Student unhappiness with story ending sparks creativity
When Sarah McQuery’s sophomore English class read “By the Waters of Babylon,” by Stephen Vincent Benet, they were unhappy with the ending and motivated to write their own book. So they approached their teacher with the idea, not sure what her answer would be.
“Did you guys think I was going to let you?” she asked to the class of 13 students Monday afternoon.
“No,” they all laughed.
The class has since finished 16 chapters, and developed a unique writing and collaborative editing process, focusing on everyone’s individual strengths.
“We all have our strengths and our weaknesses,” said student Adriana Newman. “Some are better at writing different kinds of scenes, like love scenes or fighting scenes, some are better at grammar, some are really good at fueling ideas and then having others write it.”
Newman said in the end, they are all writing it together.
Whereas the team of young writers has been diligently working since October, a few breaks have been taken to avoid burnout. They’ve been focusing on the writing and editing process so much, they have yet to come up with a title for their work.
McQuery said that after she listened to Jay Asher speak at a conference, she brought some of his ideas back to her classroom. Asher is author of the Netflix series, “13 Reasons Why.”
“When they started talking about this and asking ‘how can we make this work,’ I told them about his co-writing process,” she said.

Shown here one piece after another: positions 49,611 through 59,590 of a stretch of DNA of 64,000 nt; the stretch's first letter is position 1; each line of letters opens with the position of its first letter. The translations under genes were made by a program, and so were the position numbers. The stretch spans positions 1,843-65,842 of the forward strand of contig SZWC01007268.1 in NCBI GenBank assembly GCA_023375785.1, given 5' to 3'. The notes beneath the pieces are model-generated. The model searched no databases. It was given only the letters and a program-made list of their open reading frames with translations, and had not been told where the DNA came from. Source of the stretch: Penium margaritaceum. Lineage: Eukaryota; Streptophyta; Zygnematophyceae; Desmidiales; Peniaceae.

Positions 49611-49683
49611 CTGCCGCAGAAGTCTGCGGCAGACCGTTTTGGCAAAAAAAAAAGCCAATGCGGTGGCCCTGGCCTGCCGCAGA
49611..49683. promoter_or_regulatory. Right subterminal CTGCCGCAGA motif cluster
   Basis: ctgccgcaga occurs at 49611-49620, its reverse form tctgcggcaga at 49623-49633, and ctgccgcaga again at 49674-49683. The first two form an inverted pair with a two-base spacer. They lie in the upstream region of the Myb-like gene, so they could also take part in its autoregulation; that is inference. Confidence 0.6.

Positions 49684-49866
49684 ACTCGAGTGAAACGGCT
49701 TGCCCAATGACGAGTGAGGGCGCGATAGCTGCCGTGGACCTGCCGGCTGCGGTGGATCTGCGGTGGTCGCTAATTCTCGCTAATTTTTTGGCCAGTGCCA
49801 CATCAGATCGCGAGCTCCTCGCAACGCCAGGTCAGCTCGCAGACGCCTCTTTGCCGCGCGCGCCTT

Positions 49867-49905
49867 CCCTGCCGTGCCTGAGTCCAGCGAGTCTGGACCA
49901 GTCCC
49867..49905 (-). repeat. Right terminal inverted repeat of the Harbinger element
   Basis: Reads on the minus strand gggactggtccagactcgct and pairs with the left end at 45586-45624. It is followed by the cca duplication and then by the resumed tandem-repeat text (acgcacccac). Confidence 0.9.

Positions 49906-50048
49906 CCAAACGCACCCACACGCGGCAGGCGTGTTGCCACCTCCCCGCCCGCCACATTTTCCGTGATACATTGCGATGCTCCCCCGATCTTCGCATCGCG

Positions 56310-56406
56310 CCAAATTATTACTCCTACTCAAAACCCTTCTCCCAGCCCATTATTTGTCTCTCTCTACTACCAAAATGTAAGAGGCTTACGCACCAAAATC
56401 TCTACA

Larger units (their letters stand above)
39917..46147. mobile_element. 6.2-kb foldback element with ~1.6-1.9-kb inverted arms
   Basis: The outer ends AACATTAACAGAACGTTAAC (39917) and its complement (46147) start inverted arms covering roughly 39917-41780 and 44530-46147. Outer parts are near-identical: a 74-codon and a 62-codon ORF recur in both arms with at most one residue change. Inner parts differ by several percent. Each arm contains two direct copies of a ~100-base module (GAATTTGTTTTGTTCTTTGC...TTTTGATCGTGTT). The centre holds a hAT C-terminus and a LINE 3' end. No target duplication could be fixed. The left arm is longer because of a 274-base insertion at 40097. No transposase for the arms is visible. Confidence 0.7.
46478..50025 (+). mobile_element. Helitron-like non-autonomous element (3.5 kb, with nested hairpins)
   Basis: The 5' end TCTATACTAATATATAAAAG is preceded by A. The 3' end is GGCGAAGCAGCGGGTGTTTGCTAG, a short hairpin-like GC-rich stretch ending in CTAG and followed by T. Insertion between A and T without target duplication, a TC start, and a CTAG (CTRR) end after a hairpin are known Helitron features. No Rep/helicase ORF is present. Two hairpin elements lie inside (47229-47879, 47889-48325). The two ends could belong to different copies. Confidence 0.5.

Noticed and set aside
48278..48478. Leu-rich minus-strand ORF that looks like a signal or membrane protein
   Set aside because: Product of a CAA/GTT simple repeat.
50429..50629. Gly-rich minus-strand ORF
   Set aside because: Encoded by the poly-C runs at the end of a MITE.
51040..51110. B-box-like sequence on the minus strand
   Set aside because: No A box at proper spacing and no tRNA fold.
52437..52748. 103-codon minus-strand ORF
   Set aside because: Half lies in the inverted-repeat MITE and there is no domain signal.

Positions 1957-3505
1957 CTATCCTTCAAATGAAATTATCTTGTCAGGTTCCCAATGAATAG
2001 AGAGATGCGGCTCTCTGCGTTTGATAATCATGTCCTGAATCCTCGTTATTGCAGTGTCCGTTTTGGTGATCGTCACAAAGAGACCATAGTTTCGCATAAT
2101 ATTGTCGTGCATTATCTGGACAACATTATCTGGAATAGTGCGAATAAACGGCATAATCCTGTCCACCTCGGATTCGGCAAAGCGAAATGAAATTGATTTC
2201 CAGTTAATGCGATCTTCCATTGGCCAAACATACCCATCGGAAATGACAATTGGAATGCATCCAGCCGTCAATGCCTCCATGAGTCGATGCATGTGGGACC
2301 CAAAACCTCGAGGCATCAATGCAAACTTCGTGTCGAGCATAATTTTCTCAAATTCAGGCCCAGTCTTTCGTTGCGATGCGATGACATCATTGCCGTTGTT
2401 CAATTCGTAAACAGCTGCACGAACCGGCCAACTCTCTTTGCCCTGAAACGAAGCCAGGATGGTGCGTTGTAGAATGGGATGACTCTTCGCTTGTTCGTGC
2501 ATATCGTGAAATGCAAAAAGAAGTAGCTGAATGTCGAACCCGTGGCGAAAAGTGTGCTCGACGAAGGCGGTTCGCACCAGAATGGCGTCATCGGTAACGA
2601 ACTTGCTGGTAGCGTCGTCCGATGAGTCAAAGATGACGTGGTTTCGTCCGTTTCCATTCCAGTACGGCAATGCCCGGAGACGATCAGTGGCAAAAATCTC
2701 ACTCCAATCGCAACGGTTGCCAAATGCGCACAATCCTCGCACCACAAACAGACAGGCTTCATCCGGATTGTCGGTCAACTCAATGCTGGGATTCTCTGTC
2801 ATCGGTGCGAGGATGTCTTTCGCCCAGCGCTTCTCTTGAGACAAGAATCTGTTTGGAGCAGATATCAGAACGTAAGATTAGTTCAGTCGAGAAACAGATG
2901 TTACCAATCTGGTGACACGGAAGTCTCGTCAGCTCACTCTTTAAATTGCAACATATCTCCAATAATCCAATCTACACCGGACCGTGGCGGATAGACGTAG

The novel takes place in the future after a nuclear war.
“A couple people that have read a little bit compare it to ‘The Hunger Games,’” McQuery said.
“We’ve been so connected with it this entire time,” student Isaiah Andres said. “We’ve learned through each other’s creative differences.”
“Every chapter we tried to have a different partner,” said classmate Jess Philpott.
“Yeah, we worked with people we normally wouldn’t have worked with,” explained Newman. “We didn’t just work with our best friend, which was really good for us.”
McQuery said that she’s talked with her class about sending it off to publishing companies and how that process works.
But first, they plan to print off four copies for people who have agreed to read it with fresh eyes and offer suggestions.
Then, with permission from the school, they want to make it available to the public.
“It’s been really cool,” said McQuery. “I didn’t know if you guys were going to stick with it,” she said.
Last modified April 18, 2018